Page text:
Fair access to Scotland's universities 'decades away' says NUS
It will take 40 years to achieve a fair balance of rich and poor students at Scottish universities, according to new research.
A report by the National Union of Students (NUS) Scotland said urgent action must be taken to widen access.
It also said, despite tuition fees, universities in England were more successful at attracting poor students.
It found Scotland's older universities were still lagging behind in recruiting pupils from deprived backgrounds.
However, the Unlocking Scotland's Potential report also suggested that schools in some of the most disadvantaged areas of Scotland were succeeding in sending a good number of pupils to university.
NUS Scotland released figures last month showing low levels of students from poorer backgrounds at some institutions.
The figures were compiled using the government's Scottish Index of Multiple Deprivation (SIMD).
Students were classed as coming from a deprived background if they grew up in one of the least affluent 20% of postcode districts.
The new report goes into more detail and looks at the issue of fair access.
There has been a 1% increase in the proportion of students at university from the 20% most deprived backgrounds in Scotland over the past five years - from 10.6% in 2005/06 to 11.6% in 2010/11.
Based on this rate, the report said it would take another 40 years to reach a point where 19.6% of the university population was from the 20% most deprived backgrounds.
The study also found that at the universities which have the worst record on widening access - Aberdeen, Edinburgh and St Andrews - for every one person from a deprived background there are more than 16 people from privileged backgrounds.
NUS Scotland has called for the Scottish Parliament to introduce enforceable widening access agreements, and for Scottish universities to "hugely scale-up" schemes aimed at attracting less advantaged students.
Robin Parker, NUS Scotland president, said: "Universities can't do it all when it comes to fair access, but they can clearly do a great deal more.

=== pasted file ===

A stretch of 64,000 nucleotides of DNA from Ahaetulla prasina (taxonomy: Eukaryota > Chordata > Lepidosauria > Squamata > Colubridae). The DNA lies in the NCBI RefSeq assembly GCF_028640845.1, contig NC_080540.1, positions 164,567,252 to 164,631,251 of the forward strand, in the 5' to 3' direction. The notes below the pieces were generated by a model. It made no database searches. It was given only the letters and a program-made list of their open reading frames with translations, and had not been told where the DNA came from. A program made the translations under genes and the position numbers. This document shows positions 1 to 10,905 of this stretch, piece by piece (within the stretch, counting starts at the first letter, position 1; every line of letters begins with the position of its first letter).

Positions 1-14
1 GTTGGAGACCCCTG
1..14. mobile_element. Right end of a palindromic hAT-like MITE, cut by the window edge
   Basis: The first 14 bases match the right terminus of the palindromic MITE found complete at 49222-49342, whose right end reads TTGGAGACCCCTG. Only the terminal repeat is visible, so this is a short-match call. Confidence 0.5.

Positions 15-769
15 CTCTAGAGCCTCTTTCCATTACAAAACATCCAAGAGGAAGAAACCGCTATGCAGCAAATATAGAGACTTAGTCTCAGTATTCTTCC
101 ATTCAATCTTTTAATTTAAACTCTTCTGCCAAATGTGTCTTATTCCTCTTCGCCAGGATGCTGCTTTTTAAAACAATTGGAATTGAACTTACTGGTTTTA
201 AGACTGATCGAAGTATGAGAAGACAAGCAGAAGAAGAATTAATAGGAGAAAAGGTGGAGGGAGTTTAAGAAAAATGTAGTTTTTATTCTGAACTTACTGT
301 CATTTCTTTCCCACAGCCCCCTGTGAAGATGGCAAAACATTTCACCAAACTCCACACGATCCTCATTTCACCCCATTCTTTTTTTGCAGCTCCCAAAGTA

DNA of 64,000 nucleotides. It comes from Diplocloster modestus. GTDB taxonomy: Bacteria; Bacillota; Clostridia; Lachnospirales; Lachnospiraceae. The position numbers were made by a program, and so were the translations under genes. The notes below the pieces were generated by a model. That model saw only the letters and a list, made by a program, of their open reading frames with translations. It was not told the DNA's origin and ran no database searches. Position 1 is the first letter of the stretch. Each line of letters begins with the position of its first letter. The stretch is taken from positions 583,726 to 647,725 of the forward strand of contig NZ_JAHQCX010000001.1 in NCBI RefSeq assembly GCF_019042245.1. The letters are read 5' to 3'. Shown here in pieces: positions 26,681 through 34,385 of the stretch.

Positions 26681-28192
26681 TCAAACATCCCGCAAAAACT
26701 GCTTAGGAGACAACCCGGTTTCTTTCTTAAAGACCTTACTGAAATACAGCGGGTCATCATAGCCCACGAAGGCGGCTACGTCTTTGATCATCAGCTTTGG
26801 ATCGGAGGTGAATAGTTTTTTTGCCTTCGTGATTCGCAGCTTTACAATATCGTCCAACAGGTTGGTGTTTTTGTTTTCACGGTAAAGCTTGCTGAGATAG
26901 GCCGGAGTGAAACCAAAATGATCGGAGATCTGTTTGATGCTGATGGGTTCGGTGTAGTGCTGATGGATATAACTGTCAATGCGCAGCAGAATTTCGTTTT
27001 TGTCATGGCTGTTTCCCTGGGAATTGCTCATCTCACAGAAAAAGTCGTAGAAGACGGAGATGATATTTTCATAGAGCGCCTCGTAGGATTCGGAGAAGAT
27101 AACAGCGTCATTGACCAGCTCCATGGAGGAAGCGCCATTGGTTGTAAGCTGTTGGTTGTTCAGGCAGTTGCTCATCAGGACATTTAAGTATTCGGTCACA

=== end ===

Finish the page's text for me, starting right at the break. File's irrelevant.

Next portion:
"Scotland needs people with the most potential to get places at our universities.
"Our report shows that our universities are clearly missing out on people with huge potential from our most deprived communities."
The report did praise some schemes already in place in Scotland and urged universities to learn from, and build on, these.
It also highlighted examples of best practice in England where a number of elite institutions have introduced alternative admissions schemes allowing entry to poorer students with lower grades.
The report said often these students then go on to at least match, if not out-perform, students with higher grades from less deprived backgrounds.
Mr Parker added: "The most positive thing out of the report is that we know what works, and it highlights best practice at some universities which has seen students from poorer backgrounds, even those with lower grades, outperform those from better off backgrounds.
"Achieving fair access is therefore not about some kind of social engineering or charity, it's about getting the best people into our precious university places."
A Scottish government spokesman said: "Progress has been made on widening access. And, of course, education is, and will remain, free in Scotland.
"However, we want to pick up the pace and do even more to ensure no talent is wasted or no young person is left behind in Scotland."
He said the government would publish proposals for widening access agreements in its forthcoming Post-16 education bill.